No Batteries Required

IMG_20140903_182832September is here and it’s been very busy. School is in full swing and we are already staring at the fall break at the end of the month as well as progress reports. Zachary has suddenly gotten busy with soccer, which is about 3 games in. Scouting just had their first pack meeting last night and now add I write this I am watching him perform karate.

We are still trying to find him a niche that doesn’t require a controller. He is a matter at the Xbox, but we don’t want him sitting in front of the TV for hours on end. So far our weeks are busy. Soccer had 3 practices a week with games on Saturday. Friday practices are optional but we try to stress him to attend to get the most out of the sport.

Scouting is a family event and I am sure my wife will join us at pack meetings and some of the outings. I took on the role of quartermaster for the pack and have a lot of training I am looking forward to. No word on our first den meeting, but the will be on Tuesdays, twice a month.

Finally there is karate! A flyer came home last week and my wife wasted no time in calling American Karate. Zach and I stopped in paid the intro fee of $79 for unlimited sessions through October. After that point it’s $99 a month for two sessions a week. It seemed to be a bit Joe and miss today while we were discussing it.

He didn’t like the fact he didn’t know anything when he stripped onto the mat. It’s trial by fire, as he is learning as he goes. Just moments ago he tested for hiss first yellow stripe for reciting the karate creed. I’m proud of him!

Hopefully karate will teach him some life skills; discipline, confidence, respect, integrity, honor, just to name a few. Unlike the other sports he had played, karate solely depends on the effort he makes. Looking forward to see him grow.


Bsalogo1For some strange reason I feel I don’t have enough on my plate, so I am taking on another challenge. Actually in support of my son, we are getting involved in scouting. At age 8 I joined the Cub Scouts (Pack 618) and was involved for a few years before sports truly became my love. Scouting fell by the wayside. My wife and I have have discussed scouting with Zachary the last year or so. I showed him the Pinewood Derby cars, which seemingly a hit with all the kids. While stapling papers in his classroom a few weeks back I saw a flyer or handout to join.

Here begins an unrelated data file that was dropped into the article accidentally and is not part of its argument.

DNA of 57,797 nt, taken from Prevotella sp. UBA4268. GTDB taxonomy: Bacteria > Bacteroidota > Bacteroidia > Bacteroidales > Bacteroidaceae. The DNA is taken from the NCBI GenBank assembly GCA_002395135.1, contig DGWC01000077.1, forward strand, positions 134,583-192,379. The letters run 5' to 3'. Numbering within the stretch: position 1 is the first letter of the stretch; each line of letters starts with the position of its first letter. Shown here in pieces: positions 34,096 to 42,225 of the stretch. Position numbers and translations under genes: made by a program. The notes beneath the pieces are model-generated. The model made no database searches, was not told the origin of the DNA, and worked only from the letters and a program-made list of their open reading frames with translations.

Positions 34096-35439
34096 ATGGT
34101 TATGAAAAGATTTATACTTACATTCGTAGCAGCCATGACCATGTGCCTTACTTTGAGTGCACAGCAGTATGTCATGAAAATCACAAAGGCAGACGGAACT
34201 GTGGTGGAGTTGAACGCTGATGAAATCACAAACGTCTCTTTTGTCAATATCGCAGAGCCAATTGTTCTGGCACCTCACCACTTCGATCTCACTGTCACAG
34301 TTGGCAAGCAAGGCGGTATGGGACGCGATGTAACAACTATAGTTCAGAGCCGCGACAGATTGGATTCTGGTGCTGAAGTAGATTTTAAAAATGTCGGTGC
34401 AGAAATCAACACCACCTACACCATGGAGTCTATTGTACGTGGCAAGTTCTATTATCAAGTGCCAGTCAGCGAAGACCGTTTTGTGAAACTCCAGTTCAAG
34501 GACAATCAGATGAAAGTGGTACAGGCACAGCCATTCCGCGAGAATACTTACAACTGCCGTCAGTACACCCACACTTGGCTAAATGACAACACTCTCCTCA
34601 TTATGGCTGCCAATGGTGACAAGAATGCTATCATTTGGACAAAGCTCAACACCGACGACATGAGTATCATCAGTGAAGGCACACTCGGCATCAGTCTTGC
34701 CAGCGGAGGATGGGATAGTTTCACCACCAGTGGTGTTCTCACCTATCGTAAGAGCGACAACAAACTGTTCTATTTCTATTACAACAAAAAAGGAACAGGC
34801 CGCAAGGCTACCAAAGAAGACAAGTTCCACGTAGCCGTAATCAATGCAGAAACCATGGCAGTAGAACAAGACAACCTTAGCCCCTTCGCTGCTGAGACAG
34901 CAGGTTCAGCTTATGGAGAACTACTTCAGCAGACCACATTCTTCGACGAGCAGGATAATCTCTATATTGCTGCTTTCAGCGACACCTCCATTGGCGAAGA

My wife and I had discussed scouting last year, but decided not to join the local pack. Upon meeting Todd and Mike at Baskin Robbins last week, there was a very good feeling about this pack. Todd was very informative about the opportunities for Zachary and for myself. I mentioned I would like to volunteer to help as well. I took the application and filled it out, search the pack website and read up a little bit on scouting, as I didn’t go very far with it as a youth.

We joined the last pack meeting on the year earlier in the week. I met Todd and Mike again and Zachary was partnered with a group of boys moving into the 3rd grade. We listened for about 45 minutes, as scouts were awarded achievements  and a scouting leader received an award. All the boys had a chance to make and fly their own paper airplane, as a few dens performed some skits. As the meeting drew to a close, the parent meeting started. Much of what Todd discussed was mentioned to me the previous week.

I was excited to find out I will have the pick of my position in scouting. As I said, I don’t have enough to do, so I offered to volunteer my time. I have choices of being the quartermaster of the pack secretary. Right now I am leaning towards managing all the equipment for the pack. Regardless of what capacity I work in, I am looking forward to making new friends and being more involved with my son. Hopefully scouting takes him further than it took me.